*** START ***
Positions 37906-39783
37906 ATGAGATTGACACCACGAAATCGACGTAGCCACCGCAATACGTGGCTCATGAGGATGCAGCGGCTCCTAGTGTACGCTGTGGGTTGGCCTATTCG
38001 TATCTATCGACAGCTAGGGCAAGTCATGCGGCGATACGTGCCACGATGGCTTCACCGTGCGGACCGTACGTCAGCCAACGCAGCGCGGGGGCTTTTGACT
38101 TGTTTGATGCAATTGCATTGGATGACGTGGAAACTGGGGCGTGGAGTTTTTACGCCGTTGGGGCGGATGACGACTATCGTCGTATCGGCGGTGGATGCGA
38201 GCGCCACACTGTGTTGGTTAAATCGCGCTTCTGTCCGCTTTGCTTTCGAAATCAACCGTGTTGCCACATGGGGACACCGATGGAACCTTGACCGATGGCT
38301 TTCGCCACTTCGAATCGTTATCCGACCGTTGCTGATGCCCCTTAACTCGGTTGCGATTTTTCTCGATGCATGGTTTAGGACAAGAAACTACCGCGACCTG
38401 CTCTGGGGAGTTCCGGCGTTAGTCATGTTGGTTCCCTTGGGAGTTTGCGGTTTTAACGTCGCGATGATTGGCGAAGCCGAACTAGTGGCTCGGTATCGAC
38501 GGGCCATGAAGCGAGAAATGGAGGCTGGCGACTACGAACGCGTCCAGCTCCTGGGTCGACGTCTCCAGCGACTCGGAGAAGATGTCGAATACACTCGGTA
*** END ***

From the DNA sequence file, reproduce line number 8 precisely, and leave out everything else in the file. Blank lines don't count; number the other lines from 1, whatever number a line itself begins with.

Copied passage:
38501 GGGCCATGAAGCGAGAAATGGAGGCTGGCGACTACGAACGCGTCCAGCTCCTGGGTCGACGTCTCCAGCGACTCGGAGAAGATGTCGAATACACTCGGTA